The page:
Life after Chernobyl: Sergei Gaschak’s photography from inside 'the zone'
Images from hidden camera reveal how wildlife is thriving in zone closed off to humans for 26 years
Sergei Gaschak’s photography offers an unparalleled glimpse at animal life inside “the zone”, the area of Ukraine and Belarus that has been officially closed off to human habitation since the Chernobyl nuclear catastrophe of 1986.
Using camera traps to take photographs mechanically, as well as taking photographs personally, Gaschak has captured what few have been able to see with their own eyes – the remarkable diversity of wildlife within the zone.
One of the first rescuers on the site of the nuclear disaster, Gaschak has devoted recent years to photographing lynxes, otters, owls and other wildlife, and has even discovered the footprints of brown bears. The exclusion zone stretches for miles around the site of the reactor, and includes Pripyat, which was once a thriving Soviet town of 50,000 inhabitants but has remained a ghost town since the disaster, a time warp of perestroika-era Soviet life.
More than 300,000 people evacuated the region in the aftermath of the explosion, and only a few hundred stubborn pensioners have returned, defying government bans on settlement inside the zone.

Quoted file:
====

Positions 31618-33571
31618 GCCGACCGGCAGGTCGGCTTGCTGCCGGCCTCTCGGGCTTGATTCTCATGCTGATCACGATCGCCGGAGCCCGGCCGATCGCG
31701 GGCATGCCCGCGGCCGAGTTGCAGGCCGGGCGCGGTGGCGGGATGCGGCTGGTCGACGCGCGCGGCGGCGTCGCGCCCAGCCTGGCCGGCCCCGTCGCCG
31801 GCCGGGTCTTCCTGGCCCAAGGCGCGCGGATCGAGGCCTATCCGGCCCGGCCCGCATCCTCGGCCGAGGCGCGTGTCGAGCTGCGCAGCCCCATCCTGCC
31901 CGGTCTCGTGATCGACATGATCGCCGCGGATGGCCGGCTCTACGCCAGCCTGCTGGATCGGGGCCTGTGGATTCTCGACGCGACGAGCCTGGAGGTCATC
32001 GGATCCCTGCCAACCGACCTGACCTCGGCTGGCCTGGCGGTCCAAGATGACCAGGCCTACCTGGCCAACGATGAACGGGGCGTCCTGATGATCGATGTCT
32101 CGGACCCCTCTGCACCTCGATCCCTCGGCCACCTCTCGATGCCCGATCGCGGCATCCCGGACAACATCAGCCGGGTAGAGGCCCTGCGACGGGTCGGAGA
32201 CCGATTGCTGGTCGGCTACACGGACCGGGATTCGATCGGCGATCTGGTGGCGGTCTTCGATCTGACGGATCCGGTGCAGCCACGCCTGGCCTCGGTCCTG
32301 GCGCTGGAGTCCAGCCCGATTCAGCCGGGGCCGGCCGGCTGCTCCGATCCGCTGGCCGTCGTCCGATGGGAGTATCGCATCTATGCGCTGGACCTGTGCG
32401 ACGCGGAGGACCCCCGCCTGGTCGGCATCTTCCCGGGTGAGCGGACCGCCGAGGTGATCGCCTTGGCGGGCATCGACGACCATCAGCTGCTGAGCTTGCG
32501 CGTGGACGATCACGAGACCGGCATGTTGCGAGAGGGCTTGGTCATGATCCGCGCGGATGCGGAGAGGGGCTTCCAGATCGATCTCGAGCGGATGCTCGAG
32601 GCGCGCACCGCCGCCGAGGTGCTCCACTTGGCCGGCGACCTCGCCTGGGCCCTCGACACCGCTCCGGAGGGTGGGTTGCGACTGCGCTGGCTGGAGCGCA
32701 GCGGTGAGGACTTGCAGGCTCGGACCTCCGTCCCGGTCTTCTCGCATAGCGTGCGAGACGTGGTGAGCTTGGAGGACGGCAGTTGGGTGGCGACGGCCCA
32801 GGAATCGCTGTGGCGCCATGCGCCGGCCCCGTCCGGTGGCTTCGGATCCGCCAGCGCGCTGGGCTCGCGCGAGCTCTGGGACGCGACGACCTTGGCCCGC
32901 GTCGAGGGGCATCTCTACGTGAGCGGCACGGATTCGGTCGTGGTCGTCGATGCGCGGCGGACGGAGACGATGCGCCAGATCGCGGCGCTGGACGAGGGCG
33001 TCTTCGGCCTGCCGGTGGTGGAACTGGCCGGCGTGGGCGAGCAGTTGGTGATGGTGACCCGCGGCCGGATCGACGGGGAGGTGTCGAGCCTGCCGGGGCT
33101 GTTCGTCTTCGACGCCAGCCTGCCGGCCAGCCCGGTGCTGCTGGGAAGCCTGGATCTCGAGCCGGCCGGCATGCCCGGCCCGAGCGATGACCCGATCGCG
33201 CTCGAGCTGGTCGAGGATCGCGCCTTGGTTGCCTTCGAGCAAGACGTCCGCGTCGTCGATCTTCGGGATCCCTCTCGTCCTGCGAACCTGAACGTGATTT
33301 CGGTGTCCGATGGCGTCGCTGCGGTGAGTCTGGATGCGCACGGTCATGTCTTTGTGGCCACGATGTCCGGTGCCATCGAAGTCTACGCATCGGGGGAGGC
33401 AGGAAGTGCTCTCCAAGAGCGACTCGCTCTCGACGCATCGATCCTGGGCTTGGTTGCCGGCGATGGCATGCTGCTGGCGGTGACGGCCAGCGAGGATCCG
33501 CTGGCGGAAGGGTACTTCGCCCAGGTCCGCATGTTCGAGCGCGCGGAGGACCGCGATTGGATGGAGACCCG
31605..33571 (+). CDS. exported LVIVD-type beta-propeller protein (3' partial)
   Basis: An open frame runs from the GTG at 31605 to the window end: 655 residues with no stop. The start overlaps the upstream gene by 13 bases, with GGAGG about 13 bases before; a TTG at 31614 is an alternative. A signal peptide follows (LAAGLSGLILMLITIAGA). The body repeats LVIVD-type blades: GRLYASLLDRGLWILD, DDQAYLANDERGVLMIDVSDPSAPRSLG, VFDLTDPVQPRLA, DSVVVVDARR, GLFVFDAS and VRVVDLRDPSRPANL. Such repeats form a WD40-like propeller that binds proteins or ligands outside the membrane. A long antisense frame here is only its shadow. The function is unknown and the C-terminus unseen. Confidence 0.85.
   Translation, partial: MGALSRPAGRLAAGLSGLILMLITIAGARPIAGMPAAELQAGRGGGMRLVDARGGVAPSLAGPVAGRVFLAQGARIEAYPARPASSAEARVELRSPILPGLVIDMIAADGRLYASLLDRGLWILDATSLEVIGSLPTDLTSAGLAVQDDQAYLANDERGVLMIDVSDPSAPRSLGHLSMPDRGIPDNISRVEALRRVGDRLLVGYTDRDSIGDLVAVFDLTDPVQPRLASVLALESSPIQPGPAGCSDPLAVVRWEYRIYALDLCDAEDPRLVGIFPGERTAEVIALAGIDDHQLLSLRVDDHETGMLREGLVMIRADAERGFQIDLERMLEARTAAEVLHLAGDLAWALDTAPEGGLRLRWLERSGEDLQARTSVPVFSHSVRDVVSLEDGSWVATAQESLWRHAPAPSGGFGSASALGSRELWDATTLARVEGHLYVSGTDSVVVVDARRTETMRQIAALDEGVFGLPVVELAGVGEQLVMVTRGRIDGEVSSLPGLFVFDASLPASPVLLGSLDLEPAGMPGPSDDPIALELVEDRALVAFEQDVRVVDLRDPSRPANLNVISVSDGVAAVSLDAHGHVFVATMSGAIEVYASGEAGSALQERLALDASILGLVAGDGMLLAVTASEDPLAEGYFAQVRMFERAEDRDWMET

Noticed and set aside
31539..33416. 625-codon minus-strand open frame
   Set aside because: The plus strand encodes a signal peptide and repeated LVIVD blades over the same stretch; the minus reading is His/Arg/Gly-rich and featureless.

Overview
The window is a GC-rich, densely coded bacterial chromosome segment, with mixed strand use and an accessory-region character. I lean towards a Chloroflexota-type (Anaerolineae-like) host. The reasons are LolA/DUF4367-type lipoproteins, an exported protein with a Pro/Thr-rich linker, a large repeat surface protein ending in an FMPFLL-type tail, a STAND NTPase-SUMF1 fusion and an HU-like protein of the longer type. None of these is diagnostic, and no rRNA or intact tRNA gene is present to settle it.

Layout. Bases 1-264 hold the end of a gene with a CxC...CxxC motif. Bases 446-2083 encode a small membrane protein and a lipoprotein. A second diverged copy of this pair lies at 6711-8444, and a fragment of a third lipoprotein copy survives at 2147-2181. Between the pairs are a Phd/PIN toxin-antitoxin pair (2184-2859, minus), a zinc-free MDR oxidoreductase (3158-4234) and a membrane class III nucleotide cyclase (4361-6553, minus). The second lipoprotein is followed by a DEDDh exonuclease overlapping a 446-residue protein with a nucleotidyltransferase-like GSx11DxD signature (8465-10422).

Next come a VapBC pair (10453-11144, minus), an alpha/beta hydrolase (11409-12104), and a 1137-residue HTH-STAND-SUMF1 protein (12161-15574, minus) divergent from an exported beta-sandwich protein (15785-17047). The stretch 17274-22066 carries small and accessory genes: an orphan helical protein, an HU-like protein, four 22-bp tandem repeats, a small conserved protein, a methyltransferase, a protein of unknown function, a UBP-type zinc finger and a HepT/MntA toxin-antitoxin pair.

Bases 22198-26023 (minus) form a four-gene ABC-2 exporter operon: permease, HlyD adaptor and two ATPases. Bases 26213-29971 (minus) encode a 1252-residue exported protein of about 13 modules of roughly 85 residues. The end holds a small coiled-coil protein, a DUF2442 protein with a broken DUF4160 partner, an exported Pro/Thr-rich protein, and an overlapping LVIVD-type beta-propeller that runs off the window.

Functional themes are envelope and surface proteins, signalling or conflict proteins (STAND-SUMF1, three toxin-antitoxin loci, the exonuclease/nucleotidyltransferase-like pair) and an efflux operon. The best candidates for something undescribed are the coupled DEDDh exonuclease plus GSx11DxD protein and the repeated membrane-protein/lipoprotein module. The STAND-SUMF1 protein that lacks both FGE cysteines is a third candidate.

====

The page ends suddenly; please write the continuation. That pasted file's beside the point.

At the time of the disaster, there were few wild animals living in the region around the nuclear plant. But as the humans moved out in the wake of the catastrophe, large mammals appeared and thrived. While the animals showed incredibly high levels of radiation, they still looked normal. There were no giant wolves or three-headed deer.
According to a book on animal and plant life in the zone, A Natural History of Chernobyl, the only abnormalities found in animals has been albino spots and deformities in barn swallows.
It was a different story with fauna, including the radioactive mushrooms that grow in the area and still cause occasional panic when they find their way into the market stalls of Ukraine and Russia.
But the beasts that roam the deserted zone are normal, save the radiation levels. Indeed, the book suggests that, paradoxically, the dirtiest radioactive site in Europe has become the continent’s biggest animal sanctuary.
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